[erlang-questions] List comprehension question

amindfv <>
Thu Jan 16 17:55:12 CET 2014


This is intentional. I use a pattern like this a lot:

-type foo :: {'a', string()} | {'b', string()}.

Foos() -> [{a, "hello"}, {b, "goodbye"}].

As() -> [ S || {a, S} <- Foos() ]. % ["hello"]

Tom


El Jan 16, 2014, a las 11:39, Rich Neswold <> escribió:

> Hello,
> 
> This morning I became aware of a (powerful) feature of list
> comprehensions. Take the following example:
> 
>    [ X + Y || {X, Y} <- L].
> 
> If we set L to [{1,2}, ok, {1,3}], we get the result [3,4] instead of
> a pattern match exception (as I was expecting.) This means that list
> comprehensions give you a "free" lists:filter/2 in the generator
> expressions!
> 
> I've looked through the OTP documentation, quite a few Stack Overflow
> questions, and several list comprehension tutorials and none of them
> explicitly state that generator expressions filter elements that don't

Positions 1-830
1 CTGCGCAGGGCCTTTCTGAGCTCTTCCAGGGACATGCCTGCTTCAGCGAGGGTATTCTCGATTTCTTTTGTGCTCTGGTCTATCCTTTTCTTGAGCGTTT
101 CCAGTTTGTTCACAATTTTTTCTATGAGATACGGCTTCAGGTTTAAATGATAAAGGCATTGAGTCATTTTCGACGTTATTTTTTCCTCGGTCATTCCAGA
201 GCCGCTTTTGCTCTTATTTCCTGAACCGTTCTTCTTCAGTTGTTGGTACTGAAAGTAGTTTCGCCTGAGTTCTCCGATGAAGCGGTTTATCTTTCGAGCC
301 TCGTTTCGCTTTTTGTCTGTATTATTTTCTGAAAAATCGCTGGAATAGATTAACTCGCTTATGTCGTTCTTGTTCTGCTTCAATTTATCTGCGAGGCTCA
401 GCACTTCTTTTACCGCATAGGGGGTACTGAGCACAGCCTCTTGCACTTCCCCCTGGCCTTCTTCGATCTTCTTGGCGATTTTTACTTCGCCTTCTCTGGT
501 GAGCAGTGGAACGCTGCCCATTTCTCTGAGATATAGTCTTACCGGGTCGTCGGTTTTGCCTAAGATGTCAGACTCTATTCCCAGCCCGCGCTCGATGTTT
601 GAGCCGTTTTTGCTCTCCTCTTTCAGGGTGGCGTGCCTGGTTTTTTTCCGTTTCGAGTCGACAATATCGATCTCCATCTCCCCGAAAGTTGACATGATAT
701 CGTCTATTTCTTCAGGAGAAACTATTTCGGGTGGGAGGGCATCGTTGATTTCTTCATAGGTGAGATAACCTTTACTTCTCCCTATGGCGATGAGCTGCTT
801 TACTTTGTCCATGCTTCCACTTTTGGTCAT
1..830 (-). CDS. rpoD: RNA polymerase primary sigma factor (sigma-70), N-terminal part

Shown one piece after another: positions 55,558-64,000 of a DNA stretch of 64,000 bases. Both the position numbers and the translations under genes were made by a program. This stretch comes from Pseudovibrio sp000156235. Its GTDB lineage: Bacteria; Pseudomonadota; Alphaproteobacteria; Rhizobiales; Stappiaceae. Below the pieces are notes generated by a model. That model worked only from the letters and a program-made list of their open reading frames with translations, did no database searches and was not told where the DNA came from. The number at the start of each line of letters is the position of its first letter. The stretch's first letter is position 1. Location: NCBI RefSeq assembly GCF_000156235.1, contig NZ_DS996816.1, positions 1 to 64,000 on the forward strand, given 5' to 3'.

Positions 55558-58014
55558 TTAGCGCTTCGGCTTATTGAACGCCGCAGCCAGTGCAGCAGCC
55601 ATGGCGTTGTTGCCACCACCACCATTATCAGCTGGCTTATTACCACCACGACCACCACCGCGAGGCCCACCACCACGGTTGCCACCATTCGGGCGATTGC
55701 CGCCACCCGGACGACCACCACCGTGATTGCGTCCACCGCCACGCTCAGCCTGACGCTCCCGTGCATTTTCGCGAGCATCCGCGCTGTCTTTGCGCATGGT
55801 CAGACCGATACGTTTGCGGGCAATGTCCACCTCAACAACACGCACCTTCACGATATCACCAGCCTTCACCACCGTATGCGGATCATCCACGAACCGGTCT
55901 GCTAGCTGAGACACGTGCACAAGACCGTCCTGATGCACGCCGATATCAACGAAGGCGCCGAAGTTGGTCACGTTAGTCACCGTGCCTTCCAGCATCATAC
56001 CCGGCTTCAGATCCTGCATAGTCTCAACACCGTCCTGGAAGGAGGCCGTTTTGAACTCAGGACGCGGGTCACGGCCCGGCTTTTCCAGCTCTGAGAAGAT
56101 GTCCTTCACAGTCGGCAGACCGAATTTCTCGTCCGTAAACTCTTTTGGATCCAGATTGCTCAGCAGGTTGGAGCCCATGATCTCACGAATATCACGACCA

> match their pattern. The web pages emphasize generators and guards are
> like combinations of lists:map and lists:filter, which isn't exactly
> correct. For instance, the above example is not the same as:
> 
>    lists:map(fun ({X, Y}) -> X + Y end, L).
> 
> but is more equivalent to:
> 
>    lists:foldr(fun ({X, Y}, Acc) -> [X + Y | Acc];
>                    (_, Acc) -> Acc
>                end, [], L).
> 
> Is this an expected, but undocumented, feature of list comprehensions?
> Or am I in "undefined behavior" territory?
> 
> --
> Rich
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> 
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